Bring me that, and I can go in peace.

18 Responses

  1. Joel Thompson

    Good stuff right here! Two of my favorites doing good shit! Not a people person…you crack me up Felker!

    August 26, 2015 at 11:09 pm

  2. Carolyn DeFiore

    Thats just beautiful … and I am so happy you have found the beauty and delight and just plain pride, in doing Therapy work with your dog.

    August 26, 2015 at 11:13 pm

  3. Anne Salisbury

    Was so lovely to read your email+ it reminded me of dogs I have had long gone:)Some dogs have ‘just got it’ with people who are ‘different’ Winston(HV) was one of those dogs+ it would seem Finn will n is the same.Thanks for sharing:))

    August 27, 2015 at 1:44 am

  4. Simon Harris

    Wonderful…….the simple pleasures a sweet dog can bring…well done Finn……..and you too….you people person ..you

    August 27, 2015 at 3:06 am

  5. Monique Simmer

    I love all your “Dispatches”, Ed, but I absolutely adore this one! (and Finn!) Ari and Barack are therapy dogs, too <3

    August 27, 2015 at 4:47 am

  6. Christine Beall

    Gosh, Ed, I have tears in my eyes! Great job both of you. Knew you could do it! Good dog Finn ♥

    August 27, 2015 at 6:32 am

  7. Nancy

    Beautifully said, Ed. I believe that dogs and horses can bring peace to a human soul. And good for Finn (and you) for being able to bring it to so many badly in need of it. I love my dogs every day for that uncanny ability.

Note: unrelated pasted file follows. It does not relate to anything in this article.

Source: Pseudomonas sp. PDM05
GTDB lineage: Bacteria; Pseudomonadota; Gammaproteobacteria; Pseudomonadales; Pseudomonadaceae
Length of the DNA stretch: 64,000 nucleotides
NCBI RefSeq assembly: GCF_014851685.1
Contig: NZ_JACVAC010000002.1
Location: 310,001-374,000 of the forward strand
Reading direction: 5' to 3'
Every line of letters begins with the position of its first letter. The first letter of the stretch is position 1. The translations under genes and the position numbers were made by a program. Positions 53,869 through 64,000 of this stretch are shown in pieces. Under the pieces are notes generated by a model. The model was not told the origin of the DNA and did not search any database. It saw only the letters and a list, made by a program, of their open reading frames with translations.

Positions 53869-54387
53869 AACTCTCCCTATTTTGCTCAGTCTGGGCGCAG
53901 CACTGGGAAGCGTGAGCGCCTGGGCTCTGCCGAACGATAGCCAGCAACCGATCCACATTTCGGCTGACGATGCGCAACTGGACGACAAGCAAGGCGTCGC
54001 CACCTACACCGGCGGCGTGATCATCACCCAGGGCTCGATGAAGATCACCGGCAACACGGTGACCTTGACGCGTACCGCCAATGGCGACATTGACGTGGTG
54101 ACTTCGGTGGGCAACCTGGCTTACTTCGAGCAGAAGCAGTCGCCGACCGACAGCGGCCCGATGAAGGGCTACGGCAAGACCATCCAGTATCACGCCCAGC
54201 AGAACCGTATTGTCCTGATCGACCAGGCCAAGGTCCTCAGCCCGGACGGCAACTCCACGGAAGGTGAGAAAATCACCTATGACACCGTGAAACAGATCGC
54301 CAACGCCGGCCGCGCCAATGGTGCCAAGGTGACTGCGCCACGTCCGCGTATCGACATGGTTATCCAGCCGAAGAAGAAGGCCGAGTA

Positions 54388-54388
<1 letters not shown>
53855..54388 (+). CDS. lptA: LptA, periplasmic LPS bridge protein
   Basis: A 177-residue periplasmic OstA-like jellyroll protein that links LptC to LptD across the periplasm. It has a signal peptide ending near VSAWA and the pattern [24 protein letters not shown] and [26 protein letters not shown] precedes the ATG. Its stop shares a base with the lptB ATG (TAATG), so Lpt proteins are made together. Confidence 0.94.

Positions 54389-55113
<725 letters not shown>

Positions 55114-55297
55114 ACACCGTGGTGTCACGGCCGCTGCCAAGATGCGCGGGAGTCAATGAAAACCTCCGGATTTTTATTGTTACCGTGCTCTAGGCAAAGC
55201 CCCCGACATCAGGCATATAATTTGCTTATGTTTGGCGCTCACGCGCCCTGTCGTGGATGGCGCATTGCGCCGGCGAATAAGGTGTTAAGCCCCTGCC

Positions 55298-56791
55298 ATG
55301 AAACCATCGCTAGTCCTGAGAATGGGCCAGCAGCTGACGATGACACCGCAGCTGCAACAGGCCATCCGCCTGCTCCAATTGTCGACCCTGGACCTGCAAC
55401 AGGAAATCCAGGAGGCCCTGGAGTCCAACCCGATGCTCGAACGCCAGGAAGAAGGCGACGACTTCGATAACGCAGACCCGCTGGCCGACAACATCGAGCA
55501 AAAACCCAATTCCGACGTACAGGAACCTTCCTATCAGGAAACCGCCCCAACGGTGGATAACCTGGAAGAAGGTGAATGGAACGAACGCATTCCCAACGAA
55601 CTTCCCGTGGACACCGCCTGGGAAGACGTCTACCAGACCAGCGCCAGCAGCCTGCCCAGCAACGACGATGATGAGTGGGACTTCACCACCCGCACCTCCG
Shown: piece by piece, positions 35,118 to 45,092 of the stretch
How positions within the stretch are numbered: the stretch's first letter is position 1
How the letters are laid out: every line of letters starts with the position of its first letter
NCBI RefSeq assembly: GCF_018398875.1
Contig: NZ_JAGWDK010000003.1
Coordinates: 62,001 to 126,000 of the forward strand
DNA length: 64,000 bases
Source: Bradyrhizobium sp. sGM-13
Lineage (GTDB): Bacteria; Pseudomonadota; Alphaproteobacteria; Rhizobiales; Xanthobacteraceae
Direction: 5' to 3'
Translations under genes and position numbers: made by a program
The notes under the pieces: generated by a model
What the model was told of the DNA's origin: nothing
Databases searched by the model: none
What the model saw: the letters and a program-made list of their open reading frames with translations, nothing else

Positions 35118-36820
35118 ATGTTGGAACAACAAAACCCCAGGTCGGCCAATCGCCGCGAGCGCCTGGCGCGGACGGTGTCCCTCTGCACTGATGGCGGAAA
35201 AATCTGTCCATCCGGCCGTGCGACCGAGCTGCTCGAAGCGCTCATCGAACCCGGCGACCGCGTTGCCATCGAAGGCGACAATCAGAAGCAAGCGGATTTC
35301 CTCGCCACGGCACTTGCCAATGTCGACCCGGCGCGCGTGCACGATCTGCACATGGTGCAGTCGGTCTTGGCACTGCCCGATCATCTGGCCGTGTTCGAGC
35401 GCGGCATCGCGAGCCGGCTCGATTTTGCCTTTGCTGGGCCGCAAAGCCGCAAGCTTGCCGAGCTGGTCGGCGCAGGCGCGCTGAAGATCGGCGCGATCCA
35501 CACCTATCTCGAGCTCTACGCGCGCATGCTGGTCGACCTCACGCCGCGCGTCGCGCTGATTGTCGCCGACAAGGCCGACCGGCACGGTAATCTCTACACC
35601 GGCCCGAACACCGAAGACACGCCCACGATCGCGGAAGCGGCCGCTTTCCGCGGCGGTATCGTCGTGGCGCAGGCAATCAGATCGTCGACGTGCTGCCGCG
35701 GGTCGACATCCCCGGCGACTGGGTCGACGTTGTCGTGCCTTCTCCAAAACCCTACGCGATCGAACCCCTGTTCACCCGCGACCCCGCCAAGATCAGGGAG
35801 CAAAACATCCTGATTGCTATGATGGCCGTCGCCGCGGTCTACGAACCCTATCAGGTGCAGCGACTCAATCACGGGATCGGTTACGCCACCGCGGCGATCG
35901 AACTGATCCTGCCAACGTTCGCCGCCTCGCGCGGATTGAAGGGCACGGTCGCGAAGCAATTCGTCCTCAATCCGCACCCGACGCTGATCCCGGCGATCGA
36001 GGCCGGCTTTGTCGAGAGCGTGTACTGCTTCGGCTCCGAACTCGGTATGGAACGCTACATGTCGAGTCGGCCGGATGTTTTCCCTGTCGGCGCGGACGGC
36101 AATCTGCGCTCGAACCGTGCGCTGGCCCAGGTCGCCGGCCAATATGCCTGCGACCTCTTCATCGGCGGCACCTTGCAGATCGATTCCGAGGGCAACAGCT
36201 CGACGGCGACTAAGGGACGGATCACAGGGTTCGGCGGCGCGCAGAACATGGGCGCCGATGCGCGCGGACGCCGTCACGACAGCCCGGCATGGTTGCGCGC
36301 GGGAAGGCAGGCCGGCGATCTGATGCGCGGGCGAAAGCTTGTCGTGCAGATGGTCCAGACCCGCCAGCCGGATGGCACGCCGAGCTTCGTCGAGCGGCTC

August 27, 2015 at 6:51 am

  8. Curtis

    Thank you. Now i have to go dry my face.

    August 27, 2015 at 8:00 am

  9. me

    Really wonderful piece. Thanks for all that went into its creation and for sharing.

    August 27, 2015 at 8:17 am

  10. You brought tears to my eyes, Ed. Great piece. Good dog

    August 27, 2015 at 8:56 am

  11. Pingback: How a Man Realized that Finn Needed to Be a Therapy Dog | Orvis News

  12. Beautiful!!! Very touching, therapy dogs give very special gifts to many so in need….they are a gift.

    August 27, 2015 at 9:46 am

  13. Sharon

    Thats’s beautiful Ed and so giving from you and Finn. The tears are rolling down my face after reading this.

    August 27, 2015 at 10:51 am

  14. Anne Dubrow

    We can learn so much from our furry friends. Wonderful that you took Finn’s lead and helped him become a healer…and now you are a team! Nope, not a people person at all! ha!

    August 27, 2015 at 1:35 pm

  15. Rebecca Killion

    Such a beautiful piece – brought me to tears. Just last month, I lost my Golden, Brodie, who exuded love from every pore. I feel selfish now for having kept him all to myself. Bless you and bless Finn.

    August 27, 2015 at 2:28 pm

  16. Struggled to keep the tears at bay as I read this, Ed! Very touching words that speak to the joy these animals can bring to all of those around them. Finn is a compliment to you, the breed and himself. May he continue to impact people in this positive way for years to come.

    August 27, 2015 at 5:15 pm

  17. Good God, Ed. I’m sitting here with tears in my eyes at the beauty of this post. You’re amazing. Finn is amazing. This post is amazing. I need another tissue, darn it.

    August 28, 2015 at 9:42 am

  18. Julie

    You brought tears to my eyes! Absolutely amazing… makes me want a therapy dog just to experience this.

    August 28, 2015 at 10:38 am